Pushed For Time? Make Exercise Suit Your Schedule

One of the common complaints amongst those who don’t exercise is that they don’t have enough time. Whilst others would argue that it’s not difficult to carve 30 minutes out of your day for the gym, it is tough to fit everything in. Early starts, late finished, not to mention family and social commitments, you start to realize how tough it is for some of us to find time to exercise. And when we do eventually have an hour free? Chances are you won’t want to put on your workout gear and head to the gym. So what are the alternatives…

Reg Park – How I Trained for the 1958 Mr. Universe

Reg_Park_photo131

An ideal for Arnie and countless others, Reg Park was one of the biggest bodybuilding names of the mid-century. Known for his powerful physique and raw strength, it’s no surprise that even though the great man has passed away, many still follow his old workout routines to a tee.

Today’s post was generously given by a reader of the blog who stumbled across an article written by Park following the 1958 Mr. Universe. It details his training, supplementation and general state of mind leading up to the competition. I’m sure you’ll find it as interesting and informative as I did.

Now in the interests of accuracy, and my own laziness, the article will appear below just as it did in 1958…Enjoy!

Guest Post: 5 Things to Consider Before Joining the Gym

man-461195_960_720.jpg

Joining the gym is probably one of the best decisions you can make for your health. The workouts don’t have to be intense and the goals you set don’t have to be too ambitious, but any sort of physical activity will drastically improve your physical and mental health. This doesn’t mean that it’s something that should be decided on hastily and without proper planning. The facilities and equipment you choose should be well suited to your goals and the pace at which you are willing to work.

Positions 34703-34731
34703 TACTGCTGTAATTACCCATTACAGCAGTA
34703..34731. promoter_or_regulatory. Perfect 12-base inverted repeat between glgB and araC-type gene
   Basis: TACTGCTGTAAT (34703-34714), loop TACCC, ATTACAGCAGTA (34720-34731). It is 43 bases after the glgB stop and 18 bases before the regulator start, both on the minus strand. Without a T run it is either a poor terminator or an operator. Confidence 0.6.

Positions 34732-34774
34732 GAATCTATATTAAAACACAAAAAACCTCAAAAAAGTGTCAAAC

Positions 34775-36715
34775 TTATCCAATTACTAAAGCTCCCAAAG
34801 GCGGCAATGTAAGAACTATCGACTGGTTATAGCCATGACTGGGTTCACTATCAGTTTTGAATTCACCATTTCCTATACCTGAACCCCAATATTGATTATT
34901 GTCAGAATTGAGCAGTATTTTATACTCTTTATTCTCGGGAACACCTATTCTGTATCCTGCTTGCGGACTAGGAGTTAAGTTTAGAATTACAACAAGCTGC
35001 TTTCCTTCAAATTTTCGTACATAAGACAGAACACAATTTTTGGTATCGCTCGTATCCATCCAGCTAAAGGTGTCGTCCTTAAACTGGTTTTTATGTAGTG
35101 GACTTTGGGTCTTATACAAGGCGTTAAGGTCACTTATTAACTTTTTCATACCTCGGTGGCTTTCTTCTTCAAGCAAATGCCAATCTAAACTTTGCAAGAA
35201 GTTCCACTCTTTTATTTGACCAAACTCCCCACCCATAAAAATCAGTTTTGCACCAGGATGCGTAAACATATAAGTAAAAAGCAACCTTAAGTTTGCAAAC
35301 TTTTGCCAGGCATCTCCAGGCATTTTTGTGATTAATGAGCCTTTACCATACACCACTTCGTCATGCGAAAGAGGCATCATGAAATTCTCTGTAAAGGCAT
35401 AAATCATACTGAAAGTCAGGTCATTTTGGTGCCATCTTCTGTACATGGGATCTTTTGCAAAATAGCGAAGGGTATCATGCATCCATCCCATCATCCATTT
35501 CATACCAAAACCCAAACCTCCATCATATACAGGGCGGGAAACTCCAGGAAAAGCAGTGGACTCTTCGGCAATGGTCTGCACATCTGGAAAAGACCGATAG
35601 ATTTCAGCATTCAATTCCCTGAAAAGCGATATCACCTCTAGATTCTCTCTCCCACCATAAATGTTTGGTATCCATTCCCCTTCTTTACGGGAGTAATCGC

Guest Post: How to Prepare Before Going to the Gym

pexels-photo-260447

When you start exercising, you’ll realize that the more you do it – the better you get at it. You will be able to exercise longer as you become more flexible, stronger, and faster. However, as reaching any other goal in life, good preparation is required.

If you’ve never gone to the gym before, there are certain steps you should take to be ready for your first workout.

Forgotten Bodybuilding Exercises: The Gironda Motorcycle Row

vince1-2.jpg

How do I train my back? A common concern for weightlifters, bodybuilders and the average Joe or Jane seeking to get the most from their training.

We all know the basics: chin ups, rowing movements, pulldowns and of course the deadlift. But what else can be done to throw some variation into our training systems. Well, as we so often do on this website, we decided to return to Vince Gironda’s bag of tricks for inspiration.

Aside from pulldown movements utilising a range of hand positions and his own unique style of chins ups, Gironda was greatly fond of the 45 degree row or the motorcycle row as it has been termed in later years. Seen by the Iron Man as one of the quintessential back builders, the Motorcycle row is undoubtedly a neat addition to your regular workout.

How to Row Gironda Style

Pumping Iron II and the Birth of Female Bodybuilding

large_5gx1Q82guaUIEkhxjWimucDLHgW.jpg

Who can forget Pumping Iron? The iconic bodybuilding movie which pitted an enviably charismatic Arnold Schwarzenegger against Lou Ferrigno, the man who later became the Incredible Hulk.

A tragic epic of Homeric proportions, the initial Pumping Iron has been credited with helping bodybuilding become a more mainstream sport or at least pursuit, in the eyes of many. Furthermore it became a source of inspiration for hundreds of thousands of gym goers seeking to replicate the muscularity, determination and definition of the men on screen. In short, Pumping Iron helped normalise and accelerate male bodybuilding’s popularity.

But what then of Pumping Iron’s sequel Pumping Iron II, which focused exclusively on female bodybuilding? Why was it made? What impact did it have? And just where can one watch the original?